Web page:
Taking music outside offers the benefit of reduced disruption to other classes. By putting percussive instruments in your outdoor classroom, you can provide another creative option for your students to take advantage of. For children who like to make a lot of noise, this will be a way for them to positively channel their musical expression and engagement.

10 Tips for an Effective Outdoor Classroom Design

An outdoor classroom is a tremendously effective learning environment if you use it the right way. Many of the benefits and methods discussed above rely on the notion that your school actually has space for an outdoor classroom available. Parking lots, black-top areas, and other recreational spaces can easily serve a multi-purpose space that can become an outdoor classroom.

An outdoor learning space is a worthy investment with many health and educational benefits, but how do you develop an outdoor classroom? Where do you start?

Outdoor classroom architecture can take whatever form you need it to and can be anything from a single tent to an elaborately designed arboretum. Use the knowledge of what you want and need to support students’ education as your guide. Here are some things to consider when planning an outdoor classroom design.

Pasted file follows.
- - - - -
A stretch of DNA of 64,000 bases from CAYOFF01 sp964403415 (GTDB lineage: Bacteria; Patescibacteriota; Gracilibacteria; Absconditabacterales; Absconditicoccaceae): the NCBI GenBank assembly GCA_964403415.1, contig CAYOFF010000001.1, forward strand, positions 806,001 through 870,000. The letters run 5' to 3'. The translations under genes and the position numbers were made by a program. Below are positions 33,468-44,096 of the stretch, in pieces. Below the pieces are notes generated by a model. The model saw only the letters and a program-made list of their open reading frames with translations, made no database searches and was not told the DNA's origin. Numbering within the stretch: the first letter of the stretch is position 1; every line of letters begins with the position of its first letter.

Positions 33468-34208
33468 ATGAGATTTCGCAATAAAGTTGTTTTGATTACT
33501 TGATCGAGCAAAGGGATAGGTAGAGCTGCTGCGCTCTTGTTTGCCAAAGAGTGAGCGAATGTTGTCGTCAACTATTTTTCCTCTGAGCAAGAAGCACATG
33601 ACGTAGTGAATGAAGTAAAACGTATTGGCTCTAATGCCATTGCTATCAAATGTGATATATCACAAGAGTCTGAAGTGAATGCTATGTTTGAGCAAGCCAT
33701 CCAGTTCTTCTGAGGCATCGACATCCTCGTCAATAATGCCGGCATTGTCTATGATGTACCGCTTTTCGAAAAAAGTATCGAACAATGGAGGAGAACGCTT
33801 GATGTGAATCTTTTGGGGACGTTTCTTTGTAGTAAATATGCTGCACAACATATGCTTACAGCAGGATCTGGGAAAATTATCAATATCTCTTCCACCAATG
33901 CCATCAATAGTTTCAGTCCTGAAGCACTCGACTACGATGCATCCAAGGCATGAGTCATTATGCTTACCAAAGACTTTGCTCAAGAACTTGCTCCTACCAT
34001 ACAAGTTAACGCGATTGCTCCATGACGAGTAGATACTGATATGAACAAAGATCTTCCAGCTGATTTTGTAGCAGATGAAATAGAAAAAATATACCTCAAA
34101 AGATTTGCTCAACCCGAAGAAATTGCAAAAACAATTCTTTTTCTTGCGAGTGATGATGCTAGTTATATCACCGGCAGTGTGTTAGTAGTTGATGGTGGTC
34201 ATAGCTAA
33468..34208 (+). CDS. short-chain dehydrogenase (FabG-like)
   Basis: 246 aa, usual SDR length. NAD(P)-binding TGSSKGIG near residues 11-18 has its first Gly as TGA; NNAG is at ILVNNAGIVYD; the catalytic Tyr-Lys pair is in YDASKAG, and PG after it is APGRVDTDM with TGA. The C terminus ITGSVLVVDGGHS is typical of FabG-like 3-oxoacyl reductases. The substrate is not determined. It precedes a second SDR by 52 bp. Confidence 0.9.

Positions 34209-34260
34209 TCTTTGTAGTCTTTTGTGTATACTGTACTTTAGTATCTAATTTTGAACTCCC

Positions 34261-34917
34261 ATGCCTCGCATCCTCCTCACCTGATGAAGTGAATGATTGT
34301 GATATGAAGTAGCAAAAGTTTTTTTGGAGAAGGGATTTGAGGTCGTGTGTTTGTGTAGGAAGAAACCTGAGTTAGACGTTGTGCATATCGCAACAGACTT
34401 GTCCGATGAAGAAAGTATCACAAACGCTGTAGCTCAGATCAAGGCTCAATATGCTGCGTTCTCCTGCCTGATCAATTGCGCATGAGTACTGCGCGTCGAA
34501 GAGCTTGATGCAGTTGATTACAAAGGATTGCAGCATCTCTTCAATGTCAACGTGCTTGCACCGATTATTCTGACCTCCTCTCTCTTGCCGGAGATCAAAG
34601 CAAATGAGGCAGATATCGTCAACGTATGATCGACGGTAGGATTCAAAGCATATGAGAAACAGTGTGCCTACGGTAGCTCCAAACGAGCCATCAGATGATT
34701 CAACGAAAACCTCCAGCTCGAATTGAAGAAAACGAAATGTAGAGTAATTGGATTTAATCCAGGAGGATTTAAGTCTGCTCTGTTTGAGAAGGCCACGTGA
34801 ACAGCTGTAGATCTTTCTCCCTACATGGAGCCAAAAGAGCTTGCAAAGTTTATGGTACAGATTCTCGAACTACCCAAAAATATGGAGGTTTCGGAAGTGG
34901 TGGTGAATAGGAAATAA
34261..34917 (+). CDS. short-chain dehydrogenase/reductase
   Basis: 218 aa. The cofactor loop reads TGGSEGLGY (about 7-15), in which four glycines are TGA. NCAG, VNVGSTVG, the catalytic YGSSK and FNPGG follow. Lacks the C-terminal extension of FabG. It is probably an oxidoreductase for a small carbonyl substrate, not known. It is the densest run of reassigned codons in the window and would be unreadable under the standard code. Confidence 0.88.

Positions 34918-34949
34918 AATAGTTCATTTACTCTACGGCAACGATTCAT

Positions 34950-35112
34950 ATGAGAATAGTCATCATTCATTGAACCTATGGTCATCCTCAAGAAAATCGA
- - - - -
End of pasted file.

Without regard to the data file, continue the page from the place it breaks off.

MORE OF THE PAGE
1. Seating

Even though students will likely spend most of their time outside moving around, outdoor classrooms still require seating. Similar to a traditional classroom, there will be plenty of times when students need to be sitting down and listening.

When designing outdoor classrooms, consider how to arrange your seats to allow all students to hear and see the teacher. Individual seats or a few rows of benches work well in an outdoor setting. Another option is amphitheater-style seating to ensure better acoustics.


2. Tables

Textbooks and paper are still valuable in an outdoor classroom, and students will need to put these items on a table. After class, teachers can convert tabletops into outdoor eating areas for lunches and breaks. Choose tables made from recycled plastic or other durable materials that can withstand the elements.